Discussion Paper Series in Economics, Department of Economics, Norwegian School of Economics (NHH)
The family gap in career progression.
Abstract: This study investigates whether and when during the life
cycle women fall behind in terms of career progression because of children.
We use 1987-1997 Norwegian panel data that contain information on
individuals’ position in their career hierarchy as well as a direct measure
of their promotions. We measure overall promotions as increases in rank
within the same establishment as well as in combination with an
establishment change. Women with children are 1.6 percentage points less
likely promoted than women without children; this is what we refer to as
the family gap in climbing the career. We find that mothers tend to enter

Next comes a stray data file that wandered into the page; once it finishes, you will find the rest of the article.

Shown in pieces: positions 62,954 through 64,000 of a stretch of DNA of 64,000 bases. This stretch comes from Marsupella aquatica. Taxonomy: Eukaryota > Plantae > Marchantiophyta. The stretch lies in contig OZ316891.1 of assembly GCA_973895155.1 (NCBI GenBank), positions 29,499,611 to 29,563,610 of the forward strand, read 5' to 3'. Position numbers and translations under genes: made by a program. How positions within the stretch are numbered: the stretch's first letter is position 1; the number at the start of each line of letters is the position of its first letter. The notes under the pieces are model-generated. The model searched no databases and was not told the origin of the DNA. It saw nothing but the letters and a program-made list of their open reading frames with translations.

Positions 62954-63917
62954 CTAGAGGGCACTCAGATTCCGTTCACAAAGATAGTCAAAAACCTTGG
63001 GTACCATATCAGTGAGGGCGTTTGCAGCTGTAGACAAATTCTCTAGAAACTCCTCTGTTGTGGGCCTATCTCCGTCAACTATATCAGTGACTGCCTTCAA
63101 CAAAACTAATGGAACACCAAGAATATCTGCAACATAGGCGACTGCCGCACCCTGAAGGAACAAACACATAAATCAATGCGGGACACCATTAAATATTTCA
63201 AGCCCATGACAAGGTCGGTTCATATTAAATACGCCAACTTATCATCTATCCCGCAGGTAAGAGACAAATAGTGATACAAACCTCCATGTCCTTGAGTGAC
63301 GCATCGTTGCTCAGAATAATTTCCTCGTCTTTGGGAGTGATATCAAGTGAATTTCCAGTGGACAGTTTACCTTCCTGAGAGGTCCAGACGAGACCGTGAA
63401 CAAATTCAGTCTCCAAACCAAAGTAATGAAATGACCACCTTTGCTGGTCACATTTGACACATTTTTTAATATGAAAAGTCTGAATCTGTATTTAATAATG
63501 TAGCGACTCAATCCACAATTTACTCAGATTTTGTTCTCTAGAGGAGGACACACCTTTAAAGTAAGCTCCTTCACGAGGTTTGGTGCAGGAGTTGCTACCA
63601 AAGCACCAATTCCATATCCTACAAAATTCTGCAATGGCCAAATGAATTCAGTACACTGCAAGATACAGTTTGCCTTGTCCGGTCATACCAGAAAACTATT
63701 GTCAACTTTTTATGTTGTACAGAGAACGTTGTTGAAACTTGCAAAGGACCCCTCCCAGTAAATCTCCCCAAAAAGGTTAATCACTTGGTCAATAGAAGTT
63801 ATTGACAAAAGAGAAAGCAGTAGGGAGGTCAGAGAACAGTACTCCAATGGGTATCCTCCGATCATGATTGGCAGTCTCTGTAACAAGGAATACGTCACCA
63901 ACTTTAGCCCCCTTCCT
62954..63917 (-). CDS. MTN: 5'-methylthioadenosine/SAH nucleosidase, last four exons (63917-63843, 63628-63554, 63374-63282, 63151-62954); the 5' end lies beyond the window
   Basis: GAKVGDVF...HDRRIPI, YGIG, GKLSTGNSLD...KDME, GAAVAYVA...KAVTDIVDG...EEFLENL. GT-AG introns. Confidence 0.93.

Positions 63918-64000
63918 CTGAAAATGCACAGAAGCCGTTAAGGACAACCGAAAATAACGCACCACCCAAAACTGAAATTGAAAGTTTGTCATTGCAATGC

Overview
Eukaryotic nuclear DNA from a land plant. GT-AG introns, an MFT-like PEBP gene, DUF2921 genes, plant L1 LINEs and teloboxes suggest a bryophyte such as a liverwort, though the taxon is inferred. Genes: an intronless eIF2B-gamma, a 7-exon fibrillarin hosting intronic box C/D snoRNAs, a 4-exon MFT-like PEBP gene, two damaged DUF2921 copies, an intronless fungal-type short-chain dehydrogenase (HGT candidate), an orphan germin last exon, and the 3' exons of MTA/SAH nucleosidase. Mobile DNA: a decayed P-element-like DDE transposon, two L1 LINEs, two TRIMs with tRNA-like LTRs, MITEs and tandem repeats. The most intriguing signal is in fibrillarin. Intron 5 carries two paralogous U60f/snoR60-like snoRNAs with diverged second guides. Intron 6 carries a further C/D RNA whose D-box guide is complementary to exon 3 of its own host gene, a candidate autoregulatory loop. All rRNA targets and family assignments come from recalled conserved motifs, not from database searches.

on lower ranks than non-mothers. 37 percent of the gap can be explained by
rank fixed effects and human capital characteristics. A large part remains
unexplained. Graphical analyses show that part of the difference already
evolves during the early career. Part of this seems related to the
relatively low starting ranks.
Keywords: Promotion; women; family gap; human capital; organizational hierarchy; decomposition.; (follow links to similar papers)
JEL-Codes: J10; J60; M50; (follow links to similar papers)
33 pages, August 22, 2014
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